Connect with us

                   

News

Falana Tells Nigerian Judges To Stop Imposing Fines On Aggrieved Citizens (See Why)

Published

on

Nigerian Human rights lawyer, Femi Falana has asked Nigerian Judges to stop imposing fines on aggrieved citizens who challenge govt policies.

Naija News learnt the prominent human rights lawyer and activist described their actions as unconstitutional after some high court judges recently imposed fines ranging from N5 million to N10 million on concerned citizens whose cases were struck out for want of locus standi.

The legal expert who made this known in a statement considered it a renewed attack on public interest litigation by the judges.

Specifically, the Fundamental Rights (Enforcement Procedure) Rules 2009 have enjoined judges to encourage public interest litigation in promoting the human rights of Nigerian people. Ex abundanti cautela, the doctrine of locus standi has been abolished in the area of human rights by Order III of the Fundamental Rights Enforcement Procedure Rules 2009,” Falana asserted.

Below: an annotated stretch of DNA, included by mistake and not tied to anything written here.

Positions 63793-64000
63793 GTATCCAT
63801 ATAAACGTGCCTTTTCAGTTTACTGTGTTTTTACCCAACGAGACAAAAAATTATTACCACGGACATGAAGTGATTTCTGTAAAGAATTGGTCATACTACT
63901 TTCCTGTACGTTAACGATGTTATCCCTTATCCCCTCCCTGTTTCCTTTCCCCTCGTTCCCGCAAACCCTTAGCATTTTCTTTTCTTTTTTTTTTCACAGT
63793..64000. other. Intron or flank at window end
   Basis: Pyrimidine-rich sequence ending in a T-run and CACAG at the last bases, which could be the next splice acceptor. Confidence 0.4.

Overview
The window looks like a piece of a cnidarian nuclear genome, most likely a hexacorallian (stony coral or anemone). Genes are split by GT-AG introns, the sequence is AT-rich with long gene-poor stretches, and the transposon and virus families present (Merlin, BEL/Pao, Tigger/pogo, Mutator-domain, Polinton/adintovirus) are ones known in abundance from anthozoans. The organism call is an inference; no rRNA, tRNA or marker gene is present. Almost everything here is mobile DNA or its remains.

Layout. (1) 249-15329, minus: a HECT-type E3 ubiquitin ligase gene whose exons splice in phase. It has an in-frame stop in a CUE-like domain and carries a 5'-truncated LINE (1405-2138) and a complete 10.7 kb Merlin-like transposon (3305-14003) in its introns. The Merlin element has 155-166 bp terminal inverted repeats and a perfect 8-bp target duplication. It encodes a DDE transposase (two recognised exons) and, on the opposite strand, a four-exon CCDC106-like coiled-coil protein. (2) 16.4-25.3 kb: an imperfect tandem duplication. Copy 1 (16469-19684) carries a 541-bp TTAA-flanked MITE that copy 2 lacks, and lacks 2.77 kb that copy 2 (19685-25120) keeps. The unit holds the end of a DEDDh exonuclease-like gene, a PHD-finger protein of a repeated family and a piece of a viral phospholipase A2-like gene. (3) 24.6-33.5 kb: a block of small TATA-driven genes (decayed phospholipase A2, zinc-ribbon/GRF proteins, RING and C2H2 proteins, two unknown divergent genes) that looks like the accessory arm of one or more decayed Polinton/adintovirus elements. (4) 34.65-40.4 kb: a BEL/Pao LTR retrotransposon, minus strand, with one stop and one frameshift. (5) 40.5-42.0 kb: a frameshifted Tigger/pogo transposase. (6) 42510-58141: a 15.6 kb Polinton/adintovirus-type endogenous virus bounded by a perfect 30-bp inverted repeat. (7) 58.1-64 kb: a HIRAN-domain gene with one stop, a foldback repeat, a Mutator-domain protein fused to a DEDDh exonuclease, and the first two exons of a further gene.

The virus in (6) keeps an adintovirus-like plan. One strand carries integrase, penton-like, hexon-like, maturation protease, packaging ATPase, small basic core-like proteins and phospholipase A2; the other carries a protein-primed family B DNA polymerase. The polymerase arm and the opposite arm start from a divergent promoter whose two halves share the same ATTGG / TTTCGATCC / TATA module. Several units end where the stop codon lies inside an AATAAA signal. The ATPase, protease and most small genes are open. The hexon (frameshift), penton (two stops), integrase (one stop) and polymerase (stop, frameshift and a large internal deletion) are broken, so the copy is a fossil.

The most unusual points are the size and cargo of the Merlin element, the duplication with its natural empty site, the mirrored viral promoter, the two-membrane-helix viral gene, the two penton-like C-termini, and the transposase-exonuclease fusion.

He added that since access to court has been guaranteed by sections 6 and 36 of the 1999 Constitution and article 7 of the African Charter on Human and Peoples Rights Act, it is illegal and unconstitutional to impose fines on aggrieved citizens who approach the courts to challenge the illegal official policies or unconstitutional legislation under the current democratic dispensation.

“As far as the law stands,” the senior advocate of Nigeria pointed, “no judge has the power to order a litigant to pay costs outside the ambit of the Rules of the respective high courts. Even in the award of costs litigants and their counsel are given fair hearing by judges. Why then are fines imposed on litigants or lawyers without allowing them to make any representation?”

Continuing, he said: “I wish to state that no judge is empowered by the Constitution, High Court Law or Rules of Court to impose fines of N5 million or N10 million on a litigant who has not been tried and convicted for committing a criminal offence in Nigeria.

We are therefore compelled to draw the attention of our judges to the case of Fawehinmi v Akilu (1997) NWLR (Pt 65) 979 wherein the Supreme Court overruled the case of Abraham Adesanya v The President (1981) ANLR 1.

Since the anachronistic doctrine has been set aside to pave way for public interest litigation our judges should desist from striking out or dismissing cases which are filed to challenge the impunity of public officers in Nigeria.”